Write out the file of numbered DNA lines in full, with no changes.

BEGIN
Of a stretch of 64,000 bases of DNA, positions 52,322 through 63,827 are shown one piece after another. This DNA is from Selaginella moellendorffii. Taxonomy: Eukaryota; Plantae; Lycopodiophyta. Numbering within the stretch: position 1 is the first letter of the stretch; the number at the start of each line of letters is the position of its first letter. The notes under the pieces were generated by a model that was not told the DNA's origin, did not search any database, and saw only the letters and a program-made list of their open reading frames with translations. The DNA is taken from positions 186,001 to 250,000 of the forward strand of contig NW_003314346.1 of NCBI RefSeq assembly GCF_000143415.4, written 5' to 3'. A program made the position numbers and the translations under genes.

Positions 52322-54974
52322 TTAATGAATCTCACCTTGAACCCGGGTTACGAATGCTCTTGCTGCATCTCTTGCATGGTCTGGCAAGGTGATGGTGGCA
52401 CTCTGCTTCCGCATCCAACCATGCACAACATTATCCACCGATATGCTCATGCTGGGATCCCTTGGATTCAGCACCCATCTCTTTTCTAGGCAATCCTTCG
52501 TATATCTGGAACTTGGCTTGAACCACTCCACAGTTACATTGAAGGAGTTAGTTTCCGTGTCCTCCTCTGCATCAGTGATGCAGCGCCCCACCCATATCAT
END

Of a stretch of 64,000 bases of DNA, positions 52,322 through 63,827 are shown one piece after another. This DNA is from Selaginella moellendorffii. Taxonomy: Eukaryota; Plantae; Lycopodiophyta. Numbering within the stretch: position 1 is the first letter of the stretch; the number at the start of each line of letters is the position of its first letter. The notes under the pieces were generated by a model that was not told the DNA's origin, did not search any database, and saw only the letters and a program-made list of their open reading frames with translations. The DNA is taken from positions 186,001 to 250,000 of the forward strand of contig NW_003314346.1 of NCBI RefSeq assembly GCF_000143415.4, written 5' to 3'. A program made the position numbers and the translations under genes.

Positions 52322-54974
52322 TTAATGAATCTCACCTTGAACCCGGGTTACGAATGCTCTTGCTGCATCTCTTGCATGGTCTGGCAAGGTGATGGTGGCA
52401 CTCTGCTTCCGCATCCAACCATGCACAACATTATCCACCGATATGCTCATGCTGGGATCCCTTGGATTCAGCACCCATCTCTTTTCTAGGCAATCCTTCG
52501 TATATCTGGAACTTGGCTTGAACCACTCCACAGTTACATTGAAGGAGTTAGTTTCCGTGTCCTCCTCTGCATCAGTGATGCAGCGCCCCACCCATATCAT